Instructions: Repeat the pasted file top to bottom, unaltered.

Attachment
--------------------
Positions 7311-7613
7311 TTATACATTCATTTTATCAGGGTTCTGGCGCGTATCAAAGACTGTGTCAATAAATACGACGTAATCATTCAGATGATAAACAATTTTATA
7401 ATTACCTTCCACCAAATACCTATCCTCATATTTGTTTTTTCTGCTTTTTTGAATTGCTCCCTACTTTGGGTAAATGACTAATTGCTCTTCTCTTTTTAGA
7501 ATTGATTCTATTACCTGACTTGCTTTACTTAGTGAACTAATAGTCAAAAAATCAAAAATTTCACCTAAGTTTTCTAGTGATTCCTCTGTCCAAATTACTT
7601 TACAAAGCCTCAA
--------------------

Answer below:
Positions 7311-7613
7311 TTATACATTCATTTTATCAGGGTTCTGGCGCGTATCAAAGACTGTGTCAATAAATACGACGTAATCATTCAGATGATAAACAATTTTATA
7401 ATTACCTTCCACCAAATACCTATCCTCATATTTGTTTTTTCTGCTTTTTTGAATTGCTCCCTACTTTGGGTAAATGACTAATTGCTCTTCTCTTTTTAGA
7501 ATTGATTCTATTACCTGACTTGCTTTACTTAGTGAACTAATAGTCAAAAAATCAAAAATTTCACCTAAGTTTTCTAGTGATTCCTCTGTCCAAATTACTT
7601 TACAAAGCCTCAA